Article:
“Is it okay if I smoke?” asked Marion Cotillard, her eyes checking with me right before she lit her cigarette. And while smoking is a habit she shares with her character Marlène, the drug-addled protagonist in Vanessa Filho’s debut film Angel Face, which premiered at the Cannes Film Festival over the weekend, Cotillard admitted it is the only trait they have in common. Set in a small town on the French Riviera, the film follows eight-year-old Elli and her alcoholic mother, Marlène, who leads a life of excess filled with lovers and late nights (one critic described the character as a “full-blown train wreck”). “It’s always a challenge to portray a character who is so far from yourself,” said Cotillard. “You have to create a voice, a behavior, and you never know if it’s going to be enough or too much.” Here, the French actress, who has also been very publicly shopping a high-profile, all-women spy movie costarring Jessica Chastain, Lupita Nyong’o, Penélope Cruz, and Fan Bingbing around the festival, talks about the outfits she’ll never wear and how the Kardashians helped her get into character.
What was your research process like for this role? I was supposed to watch reality TV but I couldn’t do it; it was too painful. Especially this French reality show I was supposed to watch. It’s a show called The Angels of Reality TV. I found it very hard to watch.
So what did you do instead? I decided to follow Instagram videos of the Kardashians to get into character. That was the only technical research I did.
Was there anything specific you took from the Kardashians and mimicked? I mean, the Kardashians were the kind of thing my character would dream about. The lives of these people who become famous just being who they are.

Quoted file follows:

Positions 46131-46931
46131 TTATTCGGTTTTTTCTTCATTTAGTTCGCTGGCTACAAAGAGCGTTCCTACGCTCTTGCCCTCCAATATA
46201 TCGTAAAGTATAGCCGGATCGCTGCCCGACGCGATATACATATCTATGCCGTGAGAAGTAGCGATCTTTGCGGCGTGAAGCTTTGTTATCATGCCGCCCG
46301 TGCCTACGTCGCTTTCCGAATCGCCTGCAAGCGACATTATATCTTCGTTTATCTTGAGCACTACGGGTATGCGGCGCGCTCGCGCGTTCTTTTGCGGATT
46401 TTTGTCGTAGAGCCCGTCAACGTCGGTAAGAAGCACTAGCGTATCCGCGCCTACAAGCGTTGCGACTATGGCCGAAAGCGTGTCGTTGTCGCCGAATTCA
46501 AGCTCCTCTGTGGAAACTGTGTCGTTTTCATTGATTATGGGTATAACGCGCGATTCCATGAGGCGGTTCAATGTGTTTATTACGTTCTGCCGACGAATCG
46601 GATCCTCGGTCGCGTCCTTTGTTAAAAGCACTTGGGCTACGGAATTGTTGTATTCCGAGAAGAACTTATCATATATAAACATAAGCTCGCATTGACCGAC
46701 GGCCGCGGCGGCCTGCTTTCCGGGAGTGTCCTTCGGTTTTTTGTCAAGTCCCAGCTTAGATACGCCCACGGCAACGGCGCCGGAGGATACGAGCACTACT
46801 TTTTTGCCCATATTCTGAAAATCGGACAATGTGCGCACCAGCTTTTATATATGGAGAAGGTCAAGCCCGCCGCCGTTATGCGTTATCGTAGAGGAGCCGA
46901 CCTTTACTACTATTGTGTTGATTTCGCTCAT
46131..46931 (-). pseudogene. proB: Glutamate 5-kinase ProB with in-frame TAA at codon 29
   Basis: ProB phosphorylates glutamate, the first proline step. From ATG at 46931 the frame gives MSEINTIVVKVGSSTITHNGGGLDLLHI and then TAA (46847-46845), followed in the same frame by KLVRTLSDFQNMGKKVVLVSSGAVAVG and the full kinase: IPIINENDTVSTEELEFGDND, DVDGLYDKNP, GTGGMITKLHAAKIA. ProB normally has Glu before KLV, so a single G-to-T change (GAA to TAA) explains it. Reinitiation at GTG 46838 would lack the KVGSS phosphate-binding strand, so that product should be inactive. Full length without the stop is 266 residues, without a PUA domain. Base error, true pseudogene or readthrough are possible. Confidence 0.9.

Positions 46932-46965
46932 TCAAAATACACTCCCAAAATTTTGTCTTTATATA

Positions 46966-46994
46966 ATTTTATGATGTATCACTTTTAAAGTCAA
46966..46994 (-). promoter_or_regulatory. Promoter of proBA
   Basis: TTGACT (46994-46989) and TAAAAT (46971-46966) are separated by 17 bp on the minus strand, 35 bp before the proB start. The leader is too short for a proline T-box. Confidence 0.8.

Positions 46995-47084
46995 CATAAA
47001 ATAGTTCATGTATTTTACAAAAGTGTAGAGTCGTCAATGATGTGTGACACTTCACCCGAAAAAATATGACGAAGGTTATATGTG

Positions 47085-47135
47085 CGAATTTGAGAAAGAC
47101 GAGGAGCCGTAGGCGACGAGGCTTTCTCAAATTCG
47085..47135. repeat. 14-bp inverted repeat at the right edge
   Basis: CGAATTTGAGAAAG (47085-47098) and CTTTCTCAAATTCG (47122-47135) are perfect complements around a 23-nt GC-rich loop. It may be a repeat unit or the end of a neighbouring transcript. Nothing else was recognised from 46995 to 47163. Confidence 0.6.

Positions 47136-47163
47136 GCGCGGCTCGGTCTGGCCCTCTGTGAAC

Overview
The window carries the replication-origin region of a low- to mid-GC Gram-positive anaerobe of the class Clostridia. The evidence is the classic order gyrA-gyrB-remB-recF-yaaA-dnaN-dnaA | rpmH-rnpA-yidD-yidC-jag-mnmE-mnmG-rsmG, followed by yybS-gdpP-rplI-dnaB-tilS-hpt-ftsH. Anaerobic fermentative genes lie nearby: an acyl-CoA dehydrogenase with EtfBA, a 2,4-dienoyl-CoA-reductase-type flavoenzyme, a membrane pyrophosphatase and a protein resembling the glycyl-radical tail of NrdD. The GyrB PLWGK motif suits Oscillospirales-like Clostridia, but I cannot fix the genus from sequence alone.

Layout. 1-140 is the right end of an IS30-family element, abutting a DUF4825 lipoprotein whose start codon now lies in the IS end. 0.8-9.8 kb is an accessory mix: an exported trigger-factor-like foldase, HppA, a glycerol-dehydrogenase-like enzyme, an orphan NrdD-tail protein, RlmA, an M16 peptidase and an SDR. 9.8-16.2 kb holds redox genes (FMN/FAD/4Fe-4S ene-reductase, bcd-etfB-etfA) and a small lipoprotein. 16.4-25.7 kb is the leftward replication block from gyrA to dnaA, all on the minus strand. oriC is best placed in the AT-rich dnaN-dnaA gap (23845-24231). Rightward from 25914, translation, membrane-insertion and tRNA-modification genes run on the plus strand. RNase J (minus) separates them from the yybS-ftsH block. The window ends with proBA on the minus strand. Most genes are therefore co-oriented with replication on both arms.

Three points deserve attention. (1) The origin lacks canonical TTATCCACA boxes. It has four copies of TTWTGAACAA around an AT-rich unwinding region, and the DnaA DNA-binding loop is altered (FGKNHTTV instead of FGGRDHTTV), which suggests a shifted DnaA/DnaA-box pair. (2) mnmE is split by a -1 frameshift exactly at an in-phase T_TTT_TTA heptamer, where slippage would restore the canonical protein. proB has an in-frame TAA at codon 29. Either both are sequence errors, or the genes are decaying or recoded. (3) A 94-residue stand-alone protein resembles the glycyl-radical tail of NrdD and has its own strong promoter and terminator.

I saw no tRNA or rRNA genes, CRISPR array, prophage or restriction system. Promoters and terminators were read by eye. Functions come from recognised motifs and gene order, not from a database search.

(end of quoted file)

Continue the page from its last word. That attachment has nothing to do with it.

The movie was filled with sequined micro-minidresses and five-inch heels. Would you ever wear any of the clothes you wore in the movie in real life that you wore in the movie? Neither the makeup nor the clothes, no.
What was the best advice the director, Vanessa Filho, gave you? She didn’t give me any advice. Her direction was toward authenticity because she had carried this character around with her for so long. She had these characters inside of herself very deeply. There was no advice, but what was fascinating was to look at [Vanessa] and watch her direct the little girl. It was really hypnotizing. It was the little girl’s first movie—she had never acted before. That was very powerful to track her mind and heart, and to have her become this character.
What was the most challenging part for you as it was a role you’ve never held before? It’s always a challenge to portray a character that is so far from yourself. You have to create a voice, a behavior, and you never know if it’s going to be enough or too much. You have to find the right balance, which is kind of stressful sometimes. But then you have a director who helps you, gives you everything you need to actually find the authenticity of the character.